Yellow Fever outbreak, recruitment of doctors, other dominate health news last week

File photo of Resident Doctors
File photo of Resident Doctors

Last week, new cases of yellow fever were reported in the Northeast Nigerian states of Borno and Bauchi.

In response to the outbreak, the Nigerian government and its international partners are embarking on a reactive vaccination campaign in three states.

PREMIUM TIMES brings a roundup of some of the important events and developments in the health sector last week

FG to upgrade 22 teaching hospitals – ICRC

The Infrastructure Concession Regulatory Commission (ICRC), said the government will upgrade 22 of its teaching hospitals and construct a new 500-bed state-of-the-art Specialist Hospital in Abuja.

This will be done through Public-Private Partnership (PPP).

Acting Head, Media and Publicity, ICRC, Patrick Ederaro, said there will be no job losses.

NASS health committees hold retreat

The National Assembly’s health committees organised a retreat for some of the principal officers to discuss with other partners how to improve the Nigerian health sector.

The initiative was aimed at improving primary healthcare centres across the country.

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The Minister of Health, Osagie Ehanire, while commending both chambers of the National Assembly for the initiative, said the country’s health sector is developing at a very slow pace and this has been evident in the appalling health indices.

Nigerian govt confirms outbreak of yellow fever

Nigeria’s Centre for Disease Control has confirmed the outbreak of yellow fever in Bauchi State.

The Director-General of the NCDC, Chikwe Ihekweazu, in a statement on Friday, said the agency was first notified of the outbreak on August 29.

He said the agency received the report of a confirmed case of yellow fever in Kano State from a laboratory in its network.

Also, the Bauchi State government confirmed an outbreak of the disease in the state on Thursday.

Waxing of pubic hair does not increase risk of STIs

Many health specialists oftentimes advise women, particularly, to avoid shaving or waxing their pubic hair to reduce the risk of STIs.

But a new study from Ohio State University in Columbus shows no connection between “extreme” intimate grooming practices and the presence of STIs.

WHO expresses concerns about attack on Syrian health facilities

The World Health Organisation (WHO) has expressed grave concerns about the reported attack on seven health care facilities in the north-west of Syria.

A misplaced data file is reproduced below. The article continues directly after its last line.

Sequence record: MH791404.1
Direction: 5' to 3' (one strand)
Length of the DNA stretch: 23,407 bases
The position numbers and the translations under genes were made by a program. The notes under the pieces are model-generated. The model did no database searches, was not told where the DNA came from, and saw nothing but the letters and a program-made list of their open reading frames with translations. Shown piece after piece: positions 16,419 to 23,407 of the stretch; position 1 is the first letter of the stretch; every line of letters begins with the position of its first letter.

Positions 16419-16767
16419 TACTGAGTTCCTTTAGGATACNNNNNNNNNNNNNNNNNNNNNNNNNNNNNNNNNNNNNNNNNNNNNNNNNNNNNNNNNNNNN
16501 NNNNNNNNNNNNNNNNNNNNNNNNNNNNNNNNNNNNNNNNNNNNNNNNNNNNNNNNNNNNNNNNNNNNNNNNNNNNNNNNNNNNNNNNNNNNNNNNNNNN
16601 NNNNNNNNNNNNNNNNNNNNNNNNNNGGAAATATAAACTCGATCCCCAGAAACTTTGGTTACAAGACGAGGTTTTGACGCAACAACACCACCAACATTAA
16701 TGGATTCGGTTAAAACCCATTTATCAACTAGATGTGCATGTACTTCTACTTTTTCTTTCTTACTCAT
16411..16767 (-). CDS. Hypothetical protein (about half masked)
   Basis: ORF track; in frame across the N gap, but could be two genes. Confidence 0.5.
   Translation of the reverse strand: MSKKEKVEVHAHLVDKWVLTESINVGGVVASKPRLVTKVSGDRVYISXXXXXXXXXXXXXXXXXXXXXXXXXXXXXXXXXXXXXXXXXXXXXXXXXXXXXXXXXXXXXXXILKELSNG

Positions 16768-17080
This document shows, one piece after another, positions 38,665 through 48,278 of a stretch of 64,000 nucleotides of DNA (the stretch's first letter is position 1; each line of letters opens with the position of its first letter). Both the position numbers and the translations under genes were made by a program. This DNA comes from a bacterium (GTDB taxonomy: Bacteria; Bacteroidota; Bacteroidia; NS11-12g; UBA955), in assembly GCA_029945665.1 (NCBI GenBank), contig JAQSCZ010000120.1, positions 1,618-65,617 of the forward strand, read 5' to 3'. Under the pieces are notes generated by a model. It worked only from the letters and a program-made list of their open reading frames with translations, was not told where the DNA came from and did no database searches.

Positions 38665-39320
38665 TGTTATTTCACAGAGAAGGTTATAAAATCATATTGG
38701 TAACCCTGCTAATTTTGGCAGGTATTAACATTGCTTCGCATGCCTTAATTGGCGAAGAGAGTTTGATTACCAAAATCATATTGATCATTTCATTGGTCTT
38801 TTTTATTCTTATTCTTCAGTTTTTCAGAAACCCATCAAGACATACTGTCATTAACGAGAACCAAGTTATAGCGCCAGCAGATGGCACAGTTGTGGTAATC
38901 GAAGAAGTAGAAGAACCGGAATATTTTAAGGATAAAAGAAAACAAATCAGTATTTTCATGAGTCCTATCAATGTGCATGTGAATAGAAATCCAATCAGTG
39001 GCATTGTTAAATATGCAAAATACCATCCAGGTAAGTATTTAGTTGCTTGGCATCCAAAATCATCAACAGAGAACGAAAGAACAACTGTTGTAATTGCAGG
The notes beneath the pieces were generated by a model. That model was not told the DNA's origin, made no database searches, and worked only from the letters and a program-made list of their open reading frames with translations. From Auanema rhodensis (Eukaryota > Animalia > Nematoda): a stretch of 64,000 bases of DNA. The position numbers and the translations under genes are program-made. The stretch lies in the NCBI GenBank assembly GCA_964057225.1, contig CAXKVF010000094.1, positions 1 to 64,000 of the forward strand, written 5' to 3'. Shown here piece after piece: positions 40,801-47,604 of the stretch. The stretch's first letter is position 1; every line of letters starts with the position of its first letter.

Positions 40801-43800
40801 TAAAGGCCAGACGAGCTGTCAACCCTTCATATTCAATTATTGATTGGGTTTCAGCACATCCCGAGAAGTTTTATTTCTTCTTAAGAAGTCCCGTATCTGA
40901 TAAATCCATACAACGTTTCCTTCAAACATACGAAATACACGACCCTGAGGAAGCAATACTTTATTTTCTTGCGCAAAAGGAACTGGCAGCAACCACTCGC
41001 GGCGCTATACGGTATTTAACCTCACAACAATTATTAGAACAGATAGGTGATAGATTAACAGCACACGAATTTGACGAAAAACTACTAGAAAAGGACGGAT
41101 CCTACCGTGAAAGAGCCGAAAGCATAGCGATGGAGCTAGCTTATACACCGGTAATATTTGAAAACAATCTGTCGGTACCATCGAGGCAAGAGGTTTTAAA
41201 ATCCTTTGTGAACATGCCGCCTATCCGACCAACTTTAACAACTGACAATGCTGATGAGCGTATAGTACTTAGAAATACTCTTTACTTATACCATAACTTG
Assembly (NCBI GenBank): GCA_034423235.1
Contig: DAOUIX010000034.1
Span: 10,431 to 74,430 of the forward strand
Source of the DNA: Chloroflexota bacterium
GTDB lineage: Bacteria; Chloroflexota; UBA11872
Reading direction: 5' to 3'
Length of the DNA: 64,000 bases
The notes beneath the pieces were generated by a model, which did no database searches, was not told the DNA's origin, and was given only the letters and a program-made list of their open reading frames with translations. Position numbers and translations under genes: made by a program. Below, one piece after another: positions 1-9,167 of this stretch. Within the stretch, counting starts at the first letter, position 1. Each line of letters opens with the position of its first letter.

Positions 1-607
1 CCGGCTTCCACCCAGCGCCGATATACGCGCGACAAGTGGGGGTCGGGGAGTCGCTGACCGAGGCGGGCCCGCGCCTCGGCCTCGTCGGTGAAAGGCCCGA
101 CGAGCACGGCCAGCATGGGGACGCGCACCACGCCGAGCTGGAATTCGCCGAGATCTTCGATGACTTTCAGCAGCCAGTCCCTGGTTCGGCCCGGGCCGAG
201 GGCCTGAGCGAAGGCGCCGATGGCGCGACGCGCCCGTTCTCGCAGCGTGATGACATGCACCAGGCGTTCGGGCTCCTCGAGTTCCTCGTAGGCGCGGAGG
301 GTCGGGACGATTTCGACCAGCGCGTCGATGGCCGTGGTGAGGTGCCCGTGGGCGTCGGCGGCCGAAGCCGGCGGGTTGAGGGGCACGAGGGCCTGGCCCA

The attack was said to have occurred from August 28 to 30.

Ogun govt. approves recruitment of doctors for OOUTH

Ogun State Governor, Dapo Abiodun, has approved the immediate recruitment of resident doctors for the Olabisi Onabanjo University Teaching Hospital (OOUTH), in Sagamu.

The Chief Press Secretary to the governor, Kunle Somorin, said this is a sequel to the recommendations of a committee set up to consider the causes of the challenges facing the hospital.

He said the action is part of the government’s efforts to reposition the institution.

Accelerate efforts to eliminate cervical cancer – WHO

The World Health Organisation has urged countries in its South-East Asia Region to accelerate efforts to eliminate cervical cancer by 2030.

The Regional Director, WHO South-East Asia, Poonam Khetrapal Singh, at the 72nd Session of WHO Regional Committee in Delhi, said, “countries need to expand vaccination, screening, detection and treatment services for everyone, everywhere to address the growing problem of cervical cancer.”

Cervical cancer is a significant public health problem in the region. In 2018, an estimated 158,000 new cases and 95,766 deaths were reported due to cervical cancer, which is the third most common type of cancer.

Father’s genes influence baby’s sex – Study

A man’s genes play a role whether he has sons or daughters, a study of family trees has suggested.

According to the study published in science daily, men also inherit a tendency to have more sons or more daughters from their parents.

This means that a man with more brothers is more likely to have sons, while a man with more sisters is more likely to have daughters.

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